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United Kingdom, United Kingdom
Sunday March 11, 04:03 AM
While Amitabh Bachchan mania reigns in the city, the counter opinion is not willing to be sold on the image Thousands have queued up to catch an elusive glimpse, hundreds have hung on to whatever little he had to say, areas have been cordoned off for him, media attention has been showered on him and genuflection has been rampant - theatre personality Usha Ganguly is worried.
Amitabh Bachchan, or his ongoing visit to Kolkata, does not impress the matriarch of Rangakarmee enough. The star system followed in India, where anybody emerging from tinsel town is bestowed divine status, feels Ganguly, is to be blamed. "Moreover I think as an actor Aamir Khan is far more versatile than Bachchan.
What makes the hype worse is that the visit of many talented personalities like painters go unnoticed," she adds. The deification of Bachchan, for many, begins right from watching the first-day-first-show of his films, collecting Bachchan memorabilia, and like it happened on Friday in Kolkata, waiting for hours to sneak a peek at the man himself.
Notwithstanding the rush, the appeal of Bachchan and mindless star worshipping is waning, especially among the younger generation, feels Ganguly. Like for instance Moon Chakraborty: a 25-year-old homemaker, wife of an engineer employed at ITC's Guntur factory and somebody not willing to sell her mind and soul to Bachchan mania. It is the actor's public image, and not the image the public or the media creates of him, that bothers her.
"As a popular figure among the masses he should be a little careful about his beliefs and the kind of message that he is sending across. And we can certainly do without the delirium that follows him wherever he goes," she reasons. Though Bachchan has been approached for his opinion on many issues concerning the country like India's chances at the cricket World Cup, it is equally true that he has not refrained - possibly on grounds of politeness or political correctness - from offering his opinion.
When it comes to the Big B, sadly, nothing much has remained personal. But the personal issue that Chakraborty alludes to, and Bula Bhadra, head of sociology department of Calcutta University underlines, concerns the ritual the Bachchan family made their proposed daughter-in-law, Aishwarya Rai, go through to rid her of the status of 'Manglik'. It is reported that Rai had to undergo a mock wedding to a tree to break free of a negative astrological condition.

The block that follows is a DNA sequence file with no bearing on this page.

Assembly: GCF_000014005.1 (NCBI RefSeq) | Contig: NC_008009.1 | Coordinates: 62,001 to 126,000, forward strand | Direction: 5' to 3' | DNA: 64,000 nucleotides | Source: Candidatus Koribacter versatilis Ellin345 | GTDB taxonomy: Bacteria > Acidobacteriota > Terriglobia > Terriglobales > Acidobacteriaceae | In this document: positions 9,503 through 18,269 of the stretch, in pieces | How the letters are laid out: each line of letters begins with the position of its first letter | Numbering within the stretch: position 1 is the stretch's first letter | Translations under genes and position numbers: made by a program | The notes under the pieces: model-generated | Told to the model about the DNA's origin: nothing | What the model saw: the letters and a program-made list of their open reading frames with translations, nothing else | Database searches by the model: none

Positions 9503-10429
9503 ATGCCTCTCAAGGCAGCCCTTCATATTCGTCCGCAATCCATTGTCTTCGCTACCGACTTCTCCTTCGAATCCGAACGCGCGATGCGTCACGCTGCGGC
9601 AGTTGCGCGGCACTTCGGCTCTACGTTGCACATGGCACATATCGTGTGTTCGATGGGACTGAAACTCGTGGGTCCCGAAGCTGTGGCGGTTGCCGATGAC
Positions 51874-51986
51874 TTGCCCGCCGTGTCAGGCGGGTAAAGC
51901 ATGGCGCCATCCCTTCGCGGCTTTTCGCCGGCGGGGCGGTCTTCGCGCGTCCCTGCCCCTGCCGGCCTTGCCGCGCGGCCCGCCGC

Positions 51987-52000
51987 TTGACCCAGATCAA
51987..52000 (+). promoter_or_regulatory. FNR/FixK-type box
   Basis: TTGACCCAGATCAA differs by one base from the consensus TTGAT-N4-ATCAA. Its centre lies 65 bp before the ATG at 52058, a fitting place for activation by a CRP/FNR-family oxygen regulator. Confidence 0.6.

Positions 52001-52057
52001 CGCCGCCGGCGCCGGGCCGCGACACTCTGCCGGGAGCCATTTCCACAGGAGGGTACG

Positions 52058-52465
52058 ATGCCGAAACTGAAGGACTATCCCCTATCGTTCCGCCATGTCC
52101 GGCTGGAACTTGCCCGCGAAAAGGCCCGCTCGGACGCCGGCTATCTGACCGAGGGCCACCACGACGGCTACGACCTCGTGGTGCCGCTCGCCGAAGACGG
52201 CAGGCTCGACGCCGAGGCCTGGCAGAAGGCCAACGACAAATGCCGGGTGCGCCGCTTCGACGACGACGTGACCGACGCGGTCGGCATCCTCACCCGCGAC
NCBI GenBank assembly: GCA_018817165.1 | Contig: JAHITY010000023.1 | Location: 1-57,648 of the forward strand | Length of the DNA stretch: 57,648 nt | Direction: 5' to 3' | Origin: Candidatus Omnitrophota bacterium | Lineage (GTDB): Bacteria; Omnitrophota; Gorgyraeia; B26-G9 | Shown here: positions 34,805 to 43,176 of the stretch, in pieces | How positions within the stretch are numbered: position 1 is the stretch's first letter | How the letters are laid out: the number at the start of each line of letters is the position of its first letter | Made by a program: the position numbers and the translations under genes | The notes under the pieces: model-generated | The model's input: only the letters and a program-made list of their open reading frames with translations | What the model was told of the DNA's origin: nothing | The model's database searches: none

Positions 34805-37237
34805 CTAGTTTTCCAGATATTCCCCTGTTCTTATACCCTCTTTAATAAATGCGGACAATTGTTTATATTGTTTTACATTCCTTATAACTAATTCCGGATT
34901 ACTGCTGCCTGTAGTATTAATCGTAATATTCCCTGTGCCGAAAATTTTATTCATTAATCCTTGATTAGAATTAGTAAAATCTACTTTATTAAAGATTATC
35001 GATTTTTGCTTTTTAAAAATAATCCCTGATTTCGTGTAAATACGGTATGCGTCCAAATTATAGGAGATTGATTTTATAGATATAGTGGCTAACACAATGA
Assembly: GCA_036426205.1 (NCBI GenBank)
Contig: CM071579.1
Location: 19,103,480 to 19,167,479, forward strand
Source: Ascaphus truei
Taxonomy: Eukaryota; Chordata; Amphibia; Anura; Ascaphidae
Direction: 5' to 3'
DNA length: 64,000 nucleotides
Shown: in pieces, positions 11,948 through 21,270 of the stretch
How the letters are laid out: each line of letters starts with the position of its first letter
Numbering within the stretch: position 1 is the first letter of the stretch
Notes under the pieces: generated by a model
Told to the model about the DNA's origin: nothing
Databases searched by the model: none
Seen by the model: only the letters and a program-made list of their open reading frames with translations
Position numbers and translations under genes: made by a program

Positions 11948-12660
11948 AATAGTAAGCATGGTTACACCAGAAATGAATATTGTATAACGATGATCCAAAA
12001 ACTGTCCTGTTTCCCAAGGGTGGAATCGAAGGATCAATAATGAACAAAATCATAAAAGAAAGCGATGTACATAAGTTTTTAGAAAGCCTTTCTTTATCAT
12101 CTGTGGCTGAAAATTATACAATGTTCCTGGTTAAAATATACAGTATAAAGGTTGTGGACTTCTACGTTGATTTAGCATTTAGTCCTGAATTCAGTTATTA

"If someone of the status of Bachchan relies on such archaic rituals, it can only inspire other people to try the same," says Bhadra. "While we are talking about progress being made in India, these actions are taking the country backward to an antique age," feels Ganguly. But where both the media and the actor are working in tandem is in creating the sense of over-exposure.
Other than featuring in a plethora of films, in both lead and bit roles, his endorsement list includes detergent powder, suiting range, pens, hair oils, chocolates, Chywanprash, among others. It is this over-exposure, which feels DP Ghosh, visiting faculty at XLRI, Jamshedpur, and IIM-Calcutta, which has diluted his exclusivity. "When you endorse a brand you need to see whether you will be able to do justice to the product and whether it goes with your personality.
Right now he is laughing all the way to the bank of course, but it will hardly do him much good in the long run." It is a thought that is reiterated by Ujjal Sinha, CEO of Genesis Advertising agency. "Bachchan is not known to refuse any endorsement offers that along and he is over-killing himself. I don't see a lot of his advertisements anymore, and it is sad but true that this over-exposure might result in gradual cancellation of endorsements for him."
Nevertheless, in a city always on the lookout for the next hero to worship, Brand Bachchan continues to stop traffic. But what goes up, we know, comes down. Hopefully, it's not high enough yet for the Big B of Indian consciousness to come down with a thud.